People who seem to face stressful situations without blinking an eye may have an increased risk of health woes such as obesity and depression, according to a new study.

These results mean that when the body underreacts to stresses in life, it can be just as bad for your health as overreacting, said study researcher Doug Carroll, a professor in the School of Sport and Exercise Science at the University of Birmingham in England.

Over-responding to stressors can increase the risk of hypertension and atherosclerosis, but under-responding to stressors may be associated with obesity, depression, poor immune functioning and poor overall health, Carroll said.

The finding doesn't necessarily apply to all people with relaxed personalities, Carroll said.
"It's important to distinguish between two things: First, the outward appearance of 'being chilled' and what your biology is actually doing, [and] second, between the resting biological state and how that biology reacts to stress," Carroll told MyHealthNewsDaily.

"Obese individuals tend to have high resting heart rates, but low or blunted heart-rate reactions to stress," he said.

Researchers analyzed health data collected from 1,300 people during a 14-year period.

When participants were asked to complete a short stress test, those who did not have large heart rate or blood pressure changes were more likely to become depressed and obese over the next five years, compared with those whose heart rates and blood pressures increased in response to stress, the study said.

The people whose heart rates weren't affected by the stress test were also more likely to say they were in poor health than people whose heart rate and blood pressure increased during the test, according to the study.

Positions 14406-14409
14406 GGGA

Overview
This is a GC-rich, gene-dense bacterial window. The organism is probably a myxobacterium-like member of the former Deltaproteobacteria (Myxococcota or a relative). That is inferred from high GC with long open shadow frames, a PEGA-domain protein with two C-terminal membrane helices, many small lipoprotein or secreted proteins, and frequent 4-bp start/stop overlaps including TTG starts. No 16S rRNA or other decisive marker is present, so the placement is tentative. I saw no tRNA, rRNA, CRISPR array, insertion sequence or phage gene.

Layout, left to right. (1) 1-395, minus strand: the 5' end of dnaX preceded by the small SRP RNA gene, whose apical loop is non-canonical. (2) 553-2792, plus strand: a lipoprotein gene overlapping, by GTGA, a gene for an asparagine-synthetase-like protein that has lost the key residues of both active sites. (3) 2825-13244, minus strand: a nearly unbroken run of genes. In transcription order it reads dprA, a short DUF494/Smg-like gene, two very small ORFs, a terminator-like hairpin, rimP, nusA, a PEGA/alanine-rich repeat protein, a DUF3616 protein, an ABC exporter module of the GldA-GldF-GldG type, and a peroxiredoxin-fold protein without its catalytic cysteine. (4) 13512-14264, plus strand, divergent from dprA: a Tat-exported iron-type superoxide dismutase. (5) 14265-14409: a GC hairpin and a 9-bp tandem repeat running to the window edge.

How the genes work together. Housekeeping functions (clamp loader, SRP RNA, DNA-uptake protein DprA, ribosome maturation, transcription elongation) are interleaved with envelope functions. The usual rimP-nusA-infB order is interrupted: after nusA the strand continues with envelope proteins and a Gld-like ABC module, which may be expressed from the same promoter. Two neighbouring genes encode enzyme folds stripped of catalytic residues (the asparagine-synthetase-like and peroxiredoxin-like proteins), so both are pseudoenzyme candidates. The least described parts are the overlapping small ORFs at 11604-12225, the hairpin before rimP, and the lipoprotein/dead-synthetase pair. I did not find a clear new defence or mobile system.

Past research has linked low blood pressure with depression. A 2000 study of more than a thousand people in the British Journal of Psychiatry found that low blood pressure was a risk factor for, and not a consequence of, depression.

And a 2006 study in the Journal of Epidemiology & Community Health found that people with low blood pressure are more likely to suffer from anxiety and depression than people with normal blood pressure levels.

Carroll and his colleagues are now looking at the effects of a blunted reaction to stress in other studies. Next, they hope to look at the relationship between cognitive ability (reasoning and speed of reaction) and reactions to stress , because people who have high reactions to stress may have better cognitive abilities than those who have low reactions, he said.

The study was published online Dec. 15 in the journal Biological Psychology.

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